Duterte completing list of BI officials to be sacked
MANILA, Philippines — President Rodrigo Duterte on Tuesday said he was already completing a list of the Bureau of Immigration (BI) officials that he would fire.
Duterte issued the pronouncement amid the so-called pastillas scheme controversy hounding the BI through which airport personnel allowed the illegal entry of Chinese nationals in exchange for bribes.
“Today I think I have to complete the list of officials that I need to fire, to dismiss from the Bureau of Immigration,” Duterte said in his speech during the oath-taking of newly-appointed government officials.
According to the President, the list includes those whom he personally knows — either as Lex Talionis fraternity brother or someone who had been with him since 1988 when he first ran for mayor of Davao City.
“Early on, I fired my fraternity brothers, with whom I expected some help — some of my closest friends who were with me in my mayorship days. It leaves me sad. But I hope you understand, but I really didn’t know,” he said, speaking partly in Filipino.
Duterte had warned that more officials from the BI would be sacked due to the pastillas scheme.
He already earlier ordered the relief of Immigration personnel involved in the scheme.
Following this directive, the BI itself implemented a total revamp of its personnel at the Ninoy Aquino International Airport (Naia).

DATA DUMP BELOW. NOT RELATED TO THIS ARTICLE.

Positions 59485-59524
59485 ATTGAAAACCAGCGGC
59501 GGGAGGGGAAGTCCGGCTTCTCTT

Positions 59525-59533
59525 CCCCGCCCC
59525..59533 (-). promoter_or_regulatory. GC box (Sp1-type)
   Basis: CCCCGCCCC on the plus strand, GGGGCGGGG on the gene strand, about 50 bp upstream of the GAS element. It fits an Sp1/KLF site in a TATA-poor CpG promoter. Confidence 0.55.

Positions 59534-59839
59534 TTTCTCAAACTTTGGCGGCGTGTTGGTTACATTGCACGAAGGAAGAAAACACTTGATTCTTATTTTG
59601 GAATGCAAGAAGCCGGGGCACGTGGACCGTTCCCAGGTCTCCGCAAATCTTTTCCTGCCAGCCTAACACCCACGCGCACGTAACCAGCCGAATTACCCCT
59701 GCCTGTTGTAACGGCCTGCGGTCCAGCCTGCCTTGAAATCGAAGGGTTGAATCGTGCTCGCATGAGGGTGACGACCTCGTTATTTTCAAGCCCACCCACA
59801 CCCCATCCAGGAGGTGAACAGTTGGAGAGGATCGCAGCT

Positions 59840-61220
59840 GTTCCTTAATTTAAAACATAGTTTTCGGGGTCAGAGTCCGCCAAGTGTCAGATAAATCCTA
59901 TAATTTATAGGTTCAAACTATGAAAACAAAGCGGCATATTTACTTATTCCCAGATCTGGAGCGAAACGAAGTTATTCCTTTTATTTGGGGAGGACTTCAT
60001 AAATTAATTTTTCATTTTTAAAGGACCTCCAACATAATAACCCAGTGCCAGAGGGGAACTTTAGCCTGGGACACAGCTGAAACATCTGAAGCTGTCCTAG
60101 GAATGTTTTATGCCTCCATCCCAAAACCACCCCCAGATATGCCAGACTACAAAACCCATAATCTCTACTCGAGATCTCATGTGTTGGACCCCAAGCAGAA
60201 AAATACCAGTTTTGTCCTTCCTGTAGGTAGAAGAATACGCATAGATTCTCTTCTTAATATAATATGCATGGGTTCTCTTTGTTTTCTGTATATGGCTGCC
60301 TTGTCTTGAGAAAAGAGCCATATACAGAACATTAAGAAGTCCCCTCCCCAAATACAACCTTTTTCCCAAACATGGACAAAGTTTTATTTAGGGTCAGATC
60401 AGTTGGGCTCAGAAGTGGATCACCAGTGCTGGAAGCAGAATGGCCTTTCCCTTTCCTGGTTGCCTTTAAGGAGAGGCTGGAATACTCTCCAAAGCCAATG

Meanwhile, presidential spokesperson Salvador Panelo said the President had given BI chief Jaime Morente another chance to address the issues of the agency.
Also recently, Duterte publicly expressed his support for Morente.
Despite this, Morente is not yet off the hook since a probe of the controversy is still ongoing, Panelo said.
It was Sen. Risa Hontiveros who bared at a Senate hearing the pastillas scheme, through which an arriving Chinese national shell out a P10,000 “service fee,” of which P2,000 would be divided among officials of the BI’s Travel Control and Enforcement Unit, duty Immigration supervisor, and terminal heads.
The scheme was called “pastillas” because the bribe money would supposedly be rolled in a sheet of bond paper similar to the way pieces of Filipino milk candy of the same name are packaged.
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